Colfer: Yes! There are going to be so many deleted scenes on the DVD – there was so much from the funeral that we cut because it actually played too sad with them in there. I mean, it's already sad, but with all this funeral stuff, you just wanted to kill yourself because it was so depressing. We wanted the movie to end on an upbeat note, but there's a line that Allison Janney's character has when she's talking about lightning. She says that after her son died, she was reading that lighting is a negative charge between the friction that the clouds carry in the sky and she'd like to think that her son was so positive, that the moment he died, he attracted the bolt right out of the sky. I thought it was so powerful and tragic and sad, so I was able to incorporate that line into the book.
ETonline: With this journal off your plate, has that opened up room for you to focus on Land of Stories 2?
Colfer: Yeah, it absolutely has. I am my own worst enemy, I guess, because whenever I'm writing one thing, I can't stop thinking about the next thing I'm going to write, so I'm very excited to be working on the sequel. Actually, I have my computer open right now and I'm tightening up chapter 10.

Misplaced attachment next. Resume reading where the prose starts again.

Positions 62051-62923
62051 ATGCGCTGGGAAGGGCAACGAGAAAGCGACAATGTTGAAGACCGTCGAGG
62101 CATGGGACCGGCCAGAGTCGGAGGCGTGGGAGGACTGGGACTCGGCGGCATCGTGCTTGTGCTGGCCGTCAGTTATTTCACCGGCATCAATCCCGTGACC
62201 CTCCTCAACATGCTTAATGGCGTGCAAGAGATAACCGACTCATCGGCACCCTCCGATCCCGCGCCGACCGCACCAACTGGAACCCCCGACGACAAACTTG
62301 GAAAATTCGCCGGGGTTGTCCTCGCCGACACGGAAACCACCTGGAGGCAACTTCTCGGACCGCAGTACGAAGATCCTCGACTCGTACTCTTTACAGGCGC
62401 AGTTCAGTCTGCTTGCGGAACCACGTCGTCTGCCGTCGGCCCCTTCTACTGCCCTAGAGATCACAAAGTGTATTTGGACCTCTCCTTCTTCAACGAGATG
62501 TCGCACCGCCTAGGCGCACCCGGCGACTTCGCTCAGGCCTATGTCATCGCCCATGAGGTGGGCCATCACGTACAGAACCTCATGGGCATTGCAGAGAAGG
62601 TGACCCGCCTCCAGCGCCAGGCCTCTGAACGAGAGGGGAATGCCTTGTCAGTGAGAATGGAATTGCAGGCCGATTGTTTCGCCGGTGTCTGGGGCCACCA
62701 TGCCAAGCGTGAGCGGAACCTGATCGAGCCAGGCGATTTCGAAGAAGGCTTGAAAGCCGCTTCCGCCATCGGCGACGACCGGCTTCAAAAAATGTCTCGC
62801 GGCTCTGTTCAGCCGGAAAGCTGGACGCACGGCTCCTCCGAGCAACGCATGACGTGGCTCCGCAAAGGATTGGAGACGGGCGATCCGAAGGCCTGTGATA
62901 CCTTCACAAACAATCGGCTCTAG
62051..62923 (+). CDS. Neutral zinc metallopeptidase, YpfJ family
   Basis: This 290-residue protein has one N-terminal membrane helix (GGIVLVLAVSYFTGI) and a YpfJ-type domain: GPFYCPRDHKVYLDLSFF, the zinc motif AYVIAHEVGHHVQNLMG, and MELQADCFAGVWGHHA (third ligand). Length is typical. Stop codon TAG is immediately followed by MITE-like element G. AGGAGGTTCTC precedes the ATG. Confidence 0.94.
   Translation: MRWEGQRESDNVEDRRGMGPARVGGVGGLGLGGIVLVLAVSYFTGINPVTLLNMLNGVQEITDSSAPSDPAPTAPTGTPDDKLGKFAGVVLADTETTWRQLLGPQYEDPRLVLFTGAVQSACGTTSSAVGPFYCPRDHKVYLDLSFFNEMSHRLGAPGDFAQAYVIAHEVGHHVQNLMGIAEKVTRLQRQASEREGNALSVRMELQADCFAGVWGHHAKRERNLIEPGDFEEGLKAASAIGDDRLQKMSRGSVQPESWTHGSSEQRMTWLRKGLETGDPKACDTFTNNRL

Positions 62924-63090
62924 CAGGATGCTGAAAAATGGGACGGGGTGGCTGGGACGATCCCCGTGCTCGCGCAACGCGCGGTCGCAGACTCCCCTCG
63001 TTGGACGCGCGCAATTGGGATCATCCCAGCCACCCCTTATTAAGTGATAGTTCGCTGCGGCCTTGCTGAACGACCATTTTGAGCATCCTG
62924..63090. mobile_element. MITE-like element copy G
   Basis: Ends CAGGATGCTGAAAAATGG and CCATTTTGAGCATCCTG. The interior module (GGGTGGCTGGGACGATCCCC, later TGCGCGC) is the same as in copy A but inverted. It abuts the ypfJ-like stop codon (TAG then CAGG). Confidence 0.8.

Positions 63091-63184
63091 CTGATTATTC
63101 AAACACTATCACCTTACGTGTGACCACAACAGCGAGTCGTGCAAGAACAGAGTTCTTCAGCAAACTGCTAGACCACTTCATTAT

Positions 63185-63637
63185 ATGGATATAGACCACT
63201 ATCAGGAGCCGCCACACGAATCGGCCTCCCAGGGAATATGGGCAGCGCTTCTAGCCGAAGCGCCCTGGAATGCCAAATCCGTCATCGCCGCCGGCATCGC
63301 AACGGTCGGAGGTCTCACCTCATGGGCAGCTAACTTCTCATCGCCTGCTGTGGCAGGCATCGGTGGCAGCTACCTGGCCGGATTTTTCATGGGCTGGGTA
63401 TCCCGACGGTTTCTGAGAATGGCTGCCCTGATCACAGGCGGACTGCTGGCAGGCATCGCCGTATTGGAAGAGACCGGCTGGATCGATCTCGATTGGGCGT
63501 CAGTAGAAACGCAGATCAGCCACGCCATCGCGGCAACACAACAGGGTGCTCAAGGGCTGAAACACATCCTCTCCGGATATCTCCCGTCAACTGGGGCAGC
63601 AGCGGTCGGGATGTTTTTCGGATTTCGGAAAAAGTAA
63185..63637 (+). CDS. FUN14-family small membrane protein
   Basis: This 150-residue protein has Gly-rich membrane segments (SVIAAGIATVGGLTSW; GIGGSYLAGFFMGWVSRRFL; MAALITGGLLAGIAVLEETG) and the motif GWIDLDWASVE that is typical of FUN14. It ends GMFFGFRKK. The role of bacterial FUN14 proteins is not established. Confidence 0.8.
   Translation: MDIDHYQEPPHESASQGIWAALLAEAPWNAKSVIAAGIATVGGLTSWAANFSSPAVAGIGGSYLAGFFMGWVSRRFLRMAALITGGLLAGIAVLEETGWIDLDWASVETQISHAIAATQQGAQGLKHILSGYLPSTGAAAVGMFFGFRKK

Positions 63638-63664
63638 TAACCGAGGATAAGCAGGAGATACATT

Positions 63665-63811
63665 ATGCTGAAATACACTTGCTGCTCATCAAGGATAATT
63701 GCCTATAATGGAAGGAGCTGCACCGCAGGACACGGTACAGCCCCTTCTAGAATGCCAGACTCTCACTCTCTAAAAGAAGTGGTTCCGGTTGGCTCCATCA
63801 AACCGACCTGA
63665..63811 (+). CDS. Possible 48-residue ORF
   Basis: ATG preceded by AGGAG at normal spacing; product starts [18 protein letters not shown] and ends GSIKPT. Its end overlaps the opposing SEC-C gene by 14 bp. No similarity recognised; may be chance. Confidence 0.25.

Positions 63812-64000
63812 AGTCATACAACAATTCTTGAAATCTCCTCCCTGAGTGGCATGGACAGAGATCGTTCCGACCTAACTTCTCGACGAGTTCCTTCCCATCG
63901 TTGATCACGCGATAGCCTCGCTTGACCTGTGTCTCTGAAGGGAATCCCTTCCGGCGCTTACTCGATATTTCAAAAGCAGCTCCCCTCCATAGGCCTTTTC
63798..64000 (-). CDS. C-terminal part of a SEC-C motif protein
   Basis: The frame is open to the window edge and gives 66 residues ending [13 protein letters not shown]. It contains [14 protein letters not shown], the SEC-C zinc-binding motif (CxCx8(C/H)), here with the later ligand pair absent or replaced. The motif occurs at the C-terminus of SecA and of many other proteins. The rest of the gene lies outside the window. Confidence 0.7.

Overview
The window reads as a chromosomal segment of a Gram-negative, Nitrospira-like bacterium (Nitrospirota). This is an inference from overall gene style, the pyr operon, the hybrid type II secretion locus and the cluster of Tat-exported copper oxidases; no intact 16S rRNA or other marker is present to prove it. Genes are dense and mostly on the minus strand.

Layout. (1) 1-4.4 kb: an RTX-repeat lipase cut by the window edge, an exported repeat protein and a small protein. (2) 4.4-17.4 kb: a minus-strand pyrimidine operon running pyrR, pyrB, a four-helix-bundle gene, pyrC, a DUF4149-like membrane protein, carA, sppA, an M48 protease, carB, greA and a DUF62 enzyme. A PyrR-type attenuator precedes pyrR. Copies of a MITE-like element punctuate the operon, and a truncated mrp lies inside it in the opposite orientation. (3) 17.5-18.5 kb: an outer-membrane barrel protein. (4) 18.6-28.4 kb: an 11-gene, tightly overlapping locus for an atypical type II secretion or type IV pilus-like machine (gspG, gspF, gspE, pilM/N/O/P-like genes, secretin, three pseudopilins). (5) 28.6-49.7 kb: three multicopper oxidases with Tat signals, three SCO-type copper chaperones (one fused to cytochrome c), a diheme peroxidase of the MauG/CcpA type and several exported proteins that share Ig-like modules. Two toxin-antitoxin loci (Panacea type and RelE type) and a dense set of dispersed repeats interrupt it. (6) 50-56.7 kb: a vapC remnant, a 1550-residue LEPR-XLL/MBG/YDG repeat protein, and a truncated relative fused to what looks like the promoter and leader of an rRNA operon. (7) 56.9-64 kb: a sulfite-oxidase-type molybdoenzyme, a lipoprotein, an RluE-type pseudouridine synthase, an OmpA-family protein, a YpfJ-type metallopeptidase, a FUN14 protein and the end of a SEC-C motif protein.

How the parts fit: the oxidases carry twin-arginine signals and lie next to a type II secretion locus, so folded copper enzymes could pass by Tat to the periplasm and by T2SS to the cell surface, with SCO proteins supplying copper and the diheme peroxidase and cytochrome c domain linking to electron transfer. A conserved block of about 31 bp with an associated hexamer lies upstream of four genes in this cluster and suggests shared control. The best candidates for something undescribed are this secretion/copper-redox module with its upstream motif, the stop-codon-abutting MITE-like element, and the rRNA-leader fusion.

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ETonline: Anything you can tease about the next book?
Colfer: The sequel takes place two years after the first book, so the twins are 14, and they have not been back to the Land of Stories, or seen their grandmother, in two years and they don't know why. They desperately want to go back into the fairytale world and see their grandmother, and they can't figure out what is preventing that. Hopefully, knock on wood, [the book will come out] in late summer/early fall of 2013 – sooner rather than later. I know a lot of readers are anxious for the next chapter, which I'm excited about.
ETonline: Once that's off your plate, is there another project waiting in the wings of your imagination?
Colfer: Always! I'm always thinking about my next script is or what the next film I'm going to pursue is. The most fun for me is creating worlds and creating characters -- I just have the best time writing.
Glee airs Thursdays at 9 p.m. on Fox, and to pick up Struck By Lightning: The Carson Phillips Journal, click here!